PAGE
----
I’ve been thinking that I ought to get back into my blogging groove for a while. Over the weekend, I started organizing a list of topics. My days were set. (Sorry I’m late. 😉 ) The first thing I wanted to share with you was my take on an article I’d found via a link on Christianity Today’s website. The topic? Child abuse.
I’ll get to it later, though. Earlier today, I began to watch this interview featuring Jim Bob and Michelle Duggar.
In case you’ve decided not to watch, Mr. and Mrs. Duggar were being questioned by Megyn Kelly about their son Josh’s abuse of their daughters. I’ll admit it: My viewing experience didn’t last very long. Almost immediately after I pressed “play” on that video, my shoulders tensed up. As I listened to Ms. Kelly’s questions and the Duggars’ replies, something didn’t seem right to me.
For now, I’ll spare you my thoughts on that “something”. Instead, I’ll talk about the point when I decided I’d had enough.
Around almost 7 minutes into the interview, Megyn asked Mr. and Mrs Duggar if they’d considered turning their son in to the authorities.
Cut to Jim Bob’s answer.
“As parents, you are not mandatory reporters.”
I couldn’t go on much further after that.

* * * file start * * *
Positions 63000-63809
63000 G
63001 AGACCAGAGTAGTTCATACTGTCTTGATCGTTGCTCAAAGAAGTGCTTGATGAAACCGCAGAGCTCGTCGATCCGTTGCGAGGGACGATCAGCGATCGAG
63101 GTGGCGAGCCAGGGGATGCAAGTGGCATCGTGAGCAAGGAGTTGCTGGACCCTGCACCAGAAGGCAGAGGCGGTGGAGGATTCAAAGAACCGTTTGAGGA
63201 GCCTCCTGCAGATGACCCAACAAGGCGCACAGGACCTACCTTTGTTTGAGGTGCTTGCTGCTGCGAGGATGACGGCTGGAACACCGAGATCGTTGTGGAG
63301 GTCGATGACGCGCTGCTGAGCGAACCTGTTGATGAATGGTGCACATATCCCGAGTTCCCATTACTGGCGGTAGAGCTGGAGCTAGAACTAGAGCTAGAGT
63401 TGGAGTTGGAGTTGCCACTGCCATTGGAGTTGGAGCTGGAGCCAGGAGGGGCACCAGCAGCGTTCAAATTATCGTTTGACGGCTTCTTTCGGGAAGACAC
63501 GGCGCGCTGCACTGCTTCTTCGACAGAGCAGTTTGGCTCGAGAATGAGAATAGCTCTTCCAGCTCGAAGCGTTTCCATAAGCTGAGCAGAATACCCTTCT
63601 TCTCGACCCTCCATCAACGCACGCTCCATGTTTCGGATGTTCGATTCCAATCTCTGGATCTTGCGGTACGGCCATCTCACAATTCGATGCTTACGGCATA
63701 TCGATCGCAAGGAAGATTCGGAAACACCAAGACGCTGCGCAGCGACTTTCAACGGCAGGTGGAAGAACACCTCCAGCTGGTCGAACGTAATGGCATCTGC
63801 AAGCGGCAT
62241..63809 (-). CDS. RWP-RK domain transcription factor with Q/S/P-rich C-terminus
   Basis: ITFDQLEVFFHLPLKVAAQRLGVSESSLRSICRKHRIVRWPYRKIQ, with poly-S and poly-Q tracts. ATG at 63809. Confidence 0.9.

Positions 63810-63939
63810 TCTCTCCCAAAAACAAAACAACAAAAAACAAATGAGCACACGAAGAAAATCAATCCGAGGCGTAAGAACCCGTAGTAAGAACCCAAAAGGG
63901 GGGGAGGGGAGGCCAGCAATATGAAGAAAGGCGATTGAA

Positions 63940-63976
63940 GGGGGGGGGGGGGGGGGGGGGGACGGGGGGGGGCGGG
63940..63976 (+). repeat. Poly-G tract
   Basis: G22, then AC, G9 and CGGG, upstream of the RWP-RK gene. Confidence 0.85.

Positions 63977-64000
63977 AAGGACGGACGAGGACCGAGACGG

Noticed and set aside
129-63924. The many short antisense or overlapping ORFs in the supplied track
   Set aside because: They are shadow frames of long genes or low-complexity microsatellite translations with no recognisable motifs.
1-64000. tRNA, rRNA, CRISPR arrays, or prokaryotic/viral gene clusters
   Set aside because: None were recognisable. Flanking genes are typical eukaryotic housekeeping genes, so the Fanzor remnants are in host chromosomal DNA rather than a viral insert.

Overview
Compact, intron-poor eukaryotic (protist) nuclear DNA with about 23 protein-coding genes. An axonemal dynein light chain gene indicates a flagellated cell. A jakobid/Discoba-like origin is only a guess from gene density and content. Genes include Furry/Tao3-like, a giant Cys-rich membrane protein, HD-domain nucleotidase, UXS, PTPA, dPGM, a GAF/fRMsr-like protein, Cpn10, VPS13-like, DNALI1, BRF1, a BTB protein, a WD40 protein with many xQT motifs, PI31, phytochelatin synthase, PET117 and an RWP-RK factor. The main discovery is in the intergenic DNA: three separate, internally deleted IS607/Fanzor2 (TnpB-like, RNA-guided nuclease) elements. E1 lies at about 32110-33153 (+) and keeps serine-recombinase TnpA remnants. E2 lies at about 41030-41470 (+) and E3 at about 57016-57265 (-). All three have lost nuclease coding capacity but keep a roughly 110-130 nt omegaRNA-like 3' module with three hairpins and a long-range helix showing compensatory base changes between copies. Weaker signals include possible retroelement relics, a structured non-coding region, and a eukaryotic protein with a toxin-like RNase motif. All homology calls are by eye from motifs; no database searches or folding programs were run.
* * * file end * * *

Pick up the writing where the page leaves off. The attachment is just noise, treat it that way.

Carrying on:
Mr. Duggar believes that parents are “not mandatory reporters” of abuse. He does not think that they should feel obligated to tell the police if their children have been abused. Needless to say, Mr. Duggar’s words left me feeling a mix of disgust and worry. There are already countless abusers in the general population. Along with them are parents who either know about instances of abuse, or suspect it. How many of them will watch Jim Bob, hear what he says, and fail to protect their children because they don’t believe that they’re obligated to do so? How many are already doing nothing, and now feel justified by his claims about the law?
More importantly, what do conservative Christians–and even as I say that, some conservative Christians, because I can’t believe that all of them are that ignorant–have against doing the right thing?
The article I mentioned earlier disturbed me for one simple reason. (Feel free to read it here. Note that it was published before the Duggars’ interview, yet its content supports their line of thinking.) In spite of its seemingly neutral wording the only thing I understood was that it perpetuated a very harmful message.
If you don’t want to report abuse, remember that there are states where you can get away with keeping quiet.
I want to know: Where does this need to protect abusers come from?
Abuse victims deserve more than what some folks are willing to give in terms of integrity and justice. I can’t tell you how sad it is to me that in instances of abuse, certain Christians forget that
…your body is a temple of the Holy Spirit within you, whom you have from God…
(From 1 Corinthians 6: 19)
Every human body is sacred. It’s hard for me not to notice how quickly some remember that when complaining about a host of supposed worldly evils. Yet when it comes to protecting abuse victims, suddenly, they can’t be bothered.